For as long as people have sat bored by desert firelight, they have compared camels. In the last twenty years, however, camel pageantry has evolved into a multi-million-dirham industry and nowadays, beauty camels sell for millions. Long-term readers of The National might remember our 2013 Idiot's Guide to Camel Beauty. Here's a refresher for anyone headed to Al Dhafra Festival this weekend – our Camel Beauty 101.
What makes a camel beautiful?
Beauty is universal, so think in terms of elegant proportions. Camels are graded by a panel of judges according to a strict set of criteria. A beauty camel is admired for its long legs and neck, a shapely hump on the lower back, a large head, thick eyelashes, clear and expressive eyes, pert ears, dropping lips and dark colouring. Of course, it is not all superficial. Points are also given for the camel’s composure.
Two types of camels compete at Al Dhafra. First there is asayel, the sand-coloured local racing breed known for its sleek body that are often compared to saluki hounds. Then there is the chocolate-brown majaheem, towering in stature and curvaceous in shape.
Why is a camel worth millions?
It's simply a case of supply and demand. Until recent decades, the dark brown camels favoured at beauty competitions were known for their milk and worth relatively little. Today, these camels can fetch up to Dh10 million and win luxury vehicles. What's more, the top ten majahim in every category win prize money, with the consolation prize for tenth place still as much as Dh10,000. Camels are valued according to their most recent offer, but before you take out your chequebook and head to Millions Street, be warned: camels are not insured.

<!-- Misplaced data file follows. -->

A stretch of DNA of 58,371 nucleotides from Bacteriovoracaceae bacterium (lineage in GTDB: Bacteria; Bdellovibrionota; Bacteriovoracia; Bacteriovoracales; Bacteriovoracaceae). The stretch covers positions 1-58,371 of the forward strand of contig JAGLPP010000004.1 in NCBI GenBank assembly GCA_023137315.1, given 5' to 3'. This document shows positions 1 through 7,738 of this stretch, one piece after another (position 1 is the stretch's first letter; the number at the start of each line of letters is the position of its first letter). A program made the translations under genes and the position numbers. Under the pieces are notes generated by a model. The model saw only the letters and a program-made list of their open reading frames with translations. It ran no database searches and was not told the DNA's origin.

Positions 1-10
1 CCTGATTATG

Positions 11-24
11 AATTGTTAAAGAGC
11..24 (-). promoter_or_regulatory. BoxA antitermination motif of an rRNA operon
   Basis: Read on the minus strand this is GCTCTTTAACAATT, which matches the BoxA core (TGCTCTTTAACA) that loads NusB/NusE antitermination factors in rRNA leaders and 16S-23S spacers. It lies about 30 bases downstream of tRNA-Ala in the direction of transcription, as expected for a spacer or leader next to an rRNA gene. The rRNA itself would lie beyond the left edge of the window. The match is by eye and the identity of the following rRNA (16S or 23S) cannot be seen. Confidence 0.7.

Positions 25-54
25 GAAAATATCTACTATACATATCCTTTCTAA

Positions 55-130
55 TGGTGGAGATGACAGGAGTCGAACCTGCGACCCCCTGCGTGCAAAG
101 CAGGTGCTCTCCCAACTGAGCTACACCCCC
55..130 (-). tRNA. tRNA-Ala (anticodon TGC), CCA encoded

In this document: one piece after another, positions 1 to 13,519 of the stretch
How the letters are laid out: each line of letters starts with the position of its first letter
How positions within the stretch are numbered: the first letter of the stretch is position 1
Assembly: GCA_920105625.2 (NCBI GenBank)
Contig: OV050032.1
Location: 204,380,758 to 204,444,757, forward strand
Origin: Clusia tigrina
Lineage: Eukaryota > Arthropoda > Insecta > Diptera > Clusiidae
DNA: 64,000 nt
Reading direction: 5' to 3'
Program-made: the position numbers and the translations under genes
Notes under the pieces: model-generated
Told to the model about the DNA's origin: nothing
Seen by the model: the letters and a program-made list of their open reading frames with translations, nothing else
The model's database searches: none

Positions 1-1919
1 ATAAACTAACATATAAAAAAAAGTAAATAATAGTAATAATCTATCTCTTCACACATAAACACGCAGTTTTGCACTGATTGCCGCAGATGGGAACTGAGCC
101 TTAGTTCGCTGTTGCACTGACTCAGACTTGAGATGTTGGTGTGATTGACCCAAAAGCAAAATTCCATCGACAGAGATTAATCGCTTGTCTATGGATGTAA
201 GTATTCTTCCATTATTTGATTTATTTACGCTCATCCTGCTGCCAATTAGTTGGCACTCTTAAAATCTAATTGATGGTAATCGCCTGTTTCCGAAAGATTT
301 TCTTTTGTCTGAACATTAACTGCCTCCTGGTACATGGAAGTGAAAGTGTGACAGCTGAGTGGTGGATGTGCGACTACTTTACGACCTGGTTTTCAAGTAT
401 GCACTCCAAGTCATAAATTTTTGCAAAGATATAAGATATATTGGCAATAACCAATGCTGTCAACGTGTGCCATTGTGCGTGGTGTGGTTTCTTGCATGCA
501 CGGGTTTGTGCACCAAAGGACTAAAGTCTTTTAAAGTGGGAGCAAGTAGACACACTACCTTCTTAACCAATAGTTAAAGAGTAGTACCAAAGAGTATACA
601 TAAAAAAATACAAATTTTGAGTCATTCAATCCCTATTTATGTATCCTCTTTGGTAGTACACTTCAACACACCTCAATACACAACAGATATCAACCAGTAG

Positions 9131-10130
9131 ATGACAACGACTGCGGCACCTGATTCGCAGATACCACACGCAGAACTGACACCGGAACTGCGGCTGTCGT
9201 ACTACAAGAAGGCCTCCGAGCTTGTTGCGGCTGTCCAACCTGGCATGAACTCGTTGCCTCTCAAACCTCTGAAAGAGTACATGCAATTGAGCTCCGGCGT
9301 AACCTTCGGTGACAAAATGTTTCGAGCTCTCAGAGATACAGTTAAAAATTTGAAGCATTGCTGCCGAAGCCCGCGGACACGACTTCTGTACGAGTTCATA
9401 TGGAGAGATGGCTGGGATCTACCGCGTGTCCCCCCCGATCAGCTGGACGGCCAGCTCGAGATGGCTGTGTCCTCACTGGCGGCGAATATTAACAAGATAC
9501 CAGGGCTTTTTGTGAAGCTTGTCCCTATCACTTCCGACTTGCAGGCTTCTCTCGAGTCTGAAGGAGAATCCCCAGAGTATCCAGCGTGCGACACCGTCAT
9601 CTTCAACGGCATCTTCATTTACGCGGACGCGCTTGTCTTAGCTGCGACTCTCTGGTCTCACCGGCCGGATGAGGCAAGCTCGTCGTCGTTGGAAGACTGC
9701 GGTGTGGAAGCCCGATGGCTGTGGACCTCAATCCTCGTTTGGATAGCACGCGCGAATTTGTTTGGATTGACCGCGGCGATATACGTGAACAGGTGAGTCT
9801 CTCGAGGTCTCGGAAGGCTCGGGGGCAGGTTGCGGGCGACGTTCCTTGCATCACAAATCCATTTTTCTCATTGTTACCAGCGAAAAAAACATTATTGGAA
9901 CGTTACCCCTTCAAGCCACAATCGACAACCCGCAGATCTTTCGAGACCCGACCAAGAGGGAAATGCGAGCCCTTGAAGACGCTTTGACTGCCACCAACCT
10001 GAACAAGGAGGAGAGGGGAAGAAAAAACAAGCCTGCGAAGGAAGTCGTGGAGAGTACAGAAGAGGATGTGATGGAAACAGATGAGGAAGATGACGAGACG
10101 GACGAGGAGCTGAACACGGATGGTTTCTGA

How do camels accessorize?
If you spent millions on a camel, you want it to look good. Camel tack can range from a simple flag draped over the hump to glittering reigns of plastic beads or faux-gold mortashas, a traditional necklace of stringed coins that shows off the neck. Omani and Saudi women travel across the Gulf to sell their wares at winter camel festivals and Al Dhafra is the biggest of them all, according to its organisers, so it is a good opportunity for shoppers to pick up a little sparkle too.
Why is that camel surrounded by dancing men?
Every superstar has its entourage and the beauty camel is a celebrity. Poets impressed by photos and videos of camels on social media will compose anthems in its name to be recited by renowned vocalists. Camels are paraded up and down the dirt track known as Millions Street and their supporters follow behind, dancing on foot or in the back of cars decorated in poetry extolling the camel’s fearsome power.
What else is going on?
Shooting competitions, date auctions, milking competitions, traditional markets, saluki races, Arabian horse races, poetry recitations and falcon trading. If it is part of the region’s Bedouin heritage, the chances are good you will find it at Al Dhafra.
When and where is Al Dhafra?
Al Dhafra Festival runs just south of Madinat Zayed in the Al Dhafra Region. It runs from Thursday, December 14 and until Thursday, Dec 28. Events are scheduled to run from 10am until 10pm, although celebrations and preparations happen around the clock.
Where can I stay?
Abu Dhabi city is a two and a half hour drive from the festival, but a lot of fun can be had around the festival’s campfires after dark so it is worth spending the night. Most hotels in the area get booked up early, but camping is open to all. Do not expect a quiet retreat, however. Al Dhafra is a social gathering. Bring extra food and get your coffee pot ready to welcome guests. Alternatively, be prepared to accept many invitations to tea.
Is it safe for women?
Al Dhafra is a man’s world, but women are welcome everywhere and usually treated with respect. Women can camp in a designated family section near the traditional market and use washroom facilities at the onsite Tilal Liwa Hotel. Women and men should dress conservatively.